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Chapter Two: The State of the Environment - The Arctic

Urban areas

Arctic settlements range from a few large industrialized cities, with populations of several hundreds of thousands, to small nomadic herding communities of only a handful of people continuing to live a traditional indigenous lifestyle.

The three significant Arctic (Russian) cities are Murmansk, Arkhangelsk and Norilsk. Arkhangelsk was founded in 1584. Murmansk and Norilsk have grown to approximately 400 000 and 165 000 respectively this century. The populations of all three cities peaked at the beginning of the 1990s and have been in decline since then (Lappo 1994, State Committee for Statistics 1995).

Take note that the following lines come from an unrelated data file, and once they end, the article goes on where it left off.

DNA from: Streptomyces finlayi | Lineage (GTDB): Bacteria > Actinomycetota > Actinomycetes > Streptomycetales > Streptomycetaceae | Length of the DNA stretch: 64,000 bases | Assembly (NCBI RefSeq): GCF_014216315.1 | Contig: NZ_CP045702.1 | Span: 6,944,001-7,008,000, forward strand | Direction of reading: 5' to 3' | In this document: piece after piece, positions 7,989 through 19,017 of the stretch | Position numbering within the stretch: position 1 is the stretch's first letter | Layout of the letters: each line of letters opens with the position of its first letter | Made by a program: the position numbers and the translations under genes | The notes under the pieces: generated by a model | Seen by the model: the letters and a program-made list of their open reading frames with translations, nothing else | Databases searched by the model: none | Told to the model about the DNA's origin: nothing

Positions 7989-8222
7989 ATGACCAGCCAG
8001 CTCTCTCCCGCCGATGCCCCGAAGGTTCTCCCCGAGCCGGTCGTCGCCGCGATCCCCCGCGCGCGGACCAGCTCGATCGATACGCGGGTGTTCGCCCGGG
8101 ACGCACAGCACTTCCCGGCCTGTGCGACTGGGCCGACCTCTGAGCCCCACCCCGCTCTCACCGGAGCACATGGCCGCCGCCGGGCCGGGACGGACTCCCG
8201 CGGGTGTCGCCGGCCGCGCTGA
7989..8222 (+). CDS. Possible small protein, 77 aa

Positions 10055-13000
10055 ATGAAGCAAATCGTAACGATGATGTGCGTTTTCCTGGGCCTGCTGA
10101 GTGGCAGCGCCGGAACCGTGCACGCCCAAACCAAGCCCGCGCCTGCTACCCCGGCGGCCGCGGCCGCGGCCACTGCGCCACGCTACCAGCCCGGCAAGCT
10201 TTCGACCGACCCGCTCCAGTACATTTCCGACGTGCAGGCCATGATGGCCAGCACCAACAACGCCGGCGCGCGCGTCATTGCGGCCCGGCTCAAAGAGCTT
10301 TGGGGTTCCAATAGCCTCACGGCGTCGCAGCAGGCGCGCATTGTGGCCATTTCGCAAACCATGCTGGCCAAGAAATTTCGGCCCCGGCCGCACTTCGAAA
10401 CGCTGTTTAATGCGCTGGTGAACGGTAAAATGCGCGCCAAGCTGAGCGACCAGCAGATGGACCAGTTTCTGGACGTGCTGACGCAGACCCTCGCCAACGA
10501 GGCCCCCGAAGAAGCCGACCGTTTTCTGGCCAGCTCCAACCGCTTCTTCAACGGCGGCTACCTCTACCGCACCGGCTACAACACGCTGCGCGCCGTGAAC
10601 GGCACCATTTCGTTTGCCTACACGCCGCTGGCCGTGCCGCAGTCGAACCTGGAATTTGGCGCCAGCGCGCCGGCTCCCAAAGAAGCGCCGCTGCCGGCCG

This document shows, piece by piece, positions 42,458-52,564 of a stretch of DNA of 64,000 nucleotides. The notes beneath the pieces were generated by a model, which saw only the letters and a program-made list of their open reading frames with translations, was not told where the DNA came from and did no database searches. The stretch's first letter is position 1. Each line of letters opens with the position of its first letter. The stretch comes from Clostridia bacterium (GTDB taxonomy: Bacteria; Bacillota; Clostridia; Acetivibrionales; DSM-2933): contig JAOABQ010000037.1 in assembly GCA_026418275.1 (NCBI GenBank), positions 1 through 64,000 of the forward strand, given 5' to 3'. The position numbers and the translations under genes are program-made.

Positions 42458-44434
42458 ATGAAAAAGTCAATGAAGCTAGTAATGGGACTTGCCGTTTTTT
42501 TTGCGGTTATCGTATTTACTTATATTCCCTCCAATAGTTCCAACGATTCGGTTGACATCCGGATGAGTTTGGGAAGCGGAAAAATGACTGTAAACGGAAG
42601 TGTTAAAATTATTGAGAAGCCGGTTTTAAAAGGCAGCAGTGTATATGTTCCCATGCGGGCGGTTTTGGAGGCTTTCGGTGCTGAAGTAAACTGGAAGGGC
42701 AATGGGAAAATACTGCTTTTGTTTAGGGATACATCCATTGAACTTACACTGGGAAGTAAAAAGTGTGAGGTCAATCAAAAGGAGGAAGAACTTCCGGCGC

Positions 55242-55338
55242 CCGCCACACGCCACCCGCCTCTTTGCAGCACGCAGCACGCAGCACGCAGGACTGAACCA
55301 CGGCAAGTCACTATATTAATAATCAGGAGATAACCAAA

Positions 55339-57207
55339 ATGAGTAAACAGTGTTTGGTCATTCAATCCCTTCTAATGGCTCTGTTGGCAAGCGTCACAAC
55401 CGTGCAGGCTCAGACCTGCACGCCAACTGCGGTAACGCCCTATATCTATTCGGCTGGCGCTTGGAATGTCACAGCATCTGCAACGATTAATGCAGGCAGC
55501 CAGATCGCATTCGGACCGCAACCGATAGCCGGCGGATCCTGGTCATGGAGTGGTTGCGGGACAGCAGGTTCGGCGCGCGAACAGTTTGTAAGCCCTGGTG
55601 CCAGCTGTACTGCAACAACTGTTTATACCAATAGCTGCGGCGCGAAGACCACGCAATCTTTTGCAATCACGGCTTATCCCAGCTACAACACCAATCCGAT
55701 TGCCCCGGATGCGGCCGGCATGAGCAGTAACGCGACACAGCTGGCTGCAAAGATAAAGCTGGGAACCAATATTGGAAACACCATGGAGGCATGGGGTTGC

In addition to urban settlements, ports and harbours and other coastal developments, as well as heavy industrial centres, are all present in parts of the Arctic, and the Russian Arctic in particular. Waste materials have also been dumped in the North American Arctic since the beginning of the Cold War period. A total of 1 246 sites have been identified as hazardous in the Yukon and Northwest Territories of Canada. By 1997, almost 500 sites had been cleaned up, with another similar number assessed as not hazardous. The remainder await assessment (Indian and Northern Affairs 1997b).


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